SENR Seminar Series

Nov 3, 2016 (All day)

The SENR Seminar Series welcomes Caryn Vaughn, Presidential Professor of Biology and George Lynn Cross Research Professor, University of Oklahoma, College of Arts and Sciences, Department of Biology. Vaughn will present Consumer Aggregations Act as Hotspots of Ecosystem Services in Rivers. The Seminar begins at 4:10 p.m. in 103 Kottman Hall and will be available through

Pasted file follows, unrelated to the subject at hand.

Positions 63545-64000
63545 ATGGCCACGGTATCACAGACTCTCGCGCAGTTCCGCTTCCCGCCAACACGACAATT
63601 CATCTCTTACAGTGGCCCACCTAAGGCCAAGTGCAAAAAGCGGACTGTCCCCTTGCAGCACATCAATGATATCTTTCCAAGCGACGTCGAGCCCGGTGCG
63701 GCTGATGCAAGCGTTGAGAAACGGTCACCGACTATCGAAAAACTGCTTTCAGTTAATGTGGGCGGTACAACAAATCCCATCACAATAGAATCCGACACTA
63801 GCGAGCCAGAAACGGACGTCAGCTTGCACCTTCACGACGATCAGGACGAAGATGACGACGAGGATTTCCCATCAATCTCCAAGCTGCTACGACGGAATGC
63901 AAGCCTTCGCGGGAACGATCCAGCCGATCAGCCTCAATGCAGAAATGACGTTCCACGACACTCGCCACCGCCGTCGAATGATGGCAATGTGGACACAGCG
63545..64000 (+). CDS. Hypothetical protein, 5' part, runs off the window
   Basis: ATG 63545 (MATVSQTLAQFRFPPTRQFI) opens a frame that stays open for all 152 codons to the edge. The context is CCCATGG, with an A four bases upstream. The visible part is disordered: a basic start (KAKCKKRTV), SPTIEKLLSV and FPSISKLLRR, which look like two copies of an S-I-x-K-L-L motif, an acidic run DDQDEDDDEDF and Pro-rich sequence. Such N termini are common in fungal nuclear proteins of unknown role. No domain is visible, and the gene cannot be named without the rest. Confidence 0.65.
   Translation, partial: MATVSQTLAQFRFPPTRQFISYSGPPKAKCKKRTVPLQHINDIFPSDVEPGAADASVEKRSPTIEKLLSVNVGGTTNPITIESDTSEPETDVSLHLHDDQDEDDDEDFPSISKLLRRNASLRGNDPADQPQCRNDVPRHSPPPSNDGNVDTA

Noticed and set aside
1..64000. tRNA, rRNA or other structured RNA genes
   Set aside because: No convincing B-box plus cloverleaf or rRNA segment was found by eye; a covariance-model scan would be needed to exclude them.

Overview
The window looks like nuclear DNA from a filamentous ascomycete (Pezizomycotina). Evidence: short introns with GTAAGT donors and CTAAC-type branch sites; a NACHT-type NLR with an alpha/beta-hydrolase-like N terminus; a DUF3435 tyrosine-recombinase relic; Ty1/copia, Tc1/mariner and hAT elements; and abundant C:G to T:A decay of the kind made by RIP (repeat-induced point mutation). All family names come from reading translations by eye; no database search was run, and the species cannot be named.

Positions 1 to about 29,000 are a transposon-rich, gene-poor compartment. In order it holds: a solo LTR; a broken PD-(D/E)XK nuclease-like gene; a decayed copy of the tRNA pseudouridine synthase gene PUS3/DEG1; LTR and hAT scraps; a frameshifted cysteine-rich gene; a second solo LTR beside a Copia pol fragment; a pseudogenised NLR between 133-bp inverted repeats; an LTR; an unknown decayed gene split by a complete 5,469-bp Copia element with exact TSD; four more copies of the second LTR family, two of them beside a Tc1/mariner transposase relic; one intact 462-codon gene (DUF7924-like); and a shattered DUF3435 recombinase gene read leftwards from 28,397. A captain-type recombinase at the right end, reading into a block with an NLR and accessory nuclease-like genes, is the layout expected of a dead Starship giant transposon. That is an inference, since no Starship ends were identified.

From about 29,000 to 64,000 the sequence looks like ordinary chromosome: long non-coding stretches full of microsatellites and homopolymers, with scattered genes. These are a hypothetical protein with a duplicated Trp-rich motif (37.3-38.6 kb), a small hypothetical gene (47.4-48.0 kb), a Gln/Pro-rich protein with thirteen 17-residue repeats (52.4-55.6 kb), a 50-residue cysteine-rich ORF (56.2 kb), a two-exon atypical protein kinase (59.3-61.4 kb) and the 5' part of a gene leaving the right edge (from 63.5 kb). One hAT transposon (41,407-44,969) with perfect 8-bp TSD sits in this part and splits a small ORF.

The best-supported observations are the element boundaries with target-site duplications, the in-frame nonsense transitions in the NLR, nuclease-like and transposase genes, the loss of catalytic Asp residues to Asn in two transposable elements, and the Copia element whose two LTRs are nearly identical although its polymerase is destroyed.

Aggregations of consumers create local patches (hotspots) of nutrient regeneration and material flux that promote resource heterogeneity, increasing biodiversity. Freshwater mussels are long-lived, sedentary filter-feeding consumers that often occur as dense, speciose aggregations in streams (mussel beds). Integrated field studies, field experiments, mesocosm experiments, and laboratory experiments, conducted by our lab over the past 15 years, have shown that mussel beds are hotspots of biological activity in streams. Mussels provide and modify habitat. Nutrients excreted by mussels alleviate nutrient limitation, shorten nutrient spirals, and subsidize aquatic and terrestrial food webs. Mussel effects on ecosystem processes are context dependent and vary with temperature, discharge and nutrient loads. Ecosystem processes performed by mussels can be framed as the ecosystems services that they supply to humans, such as filter-feeding providing biofiltration. These ecosystem services are being lost because of global declines in mussel abundance.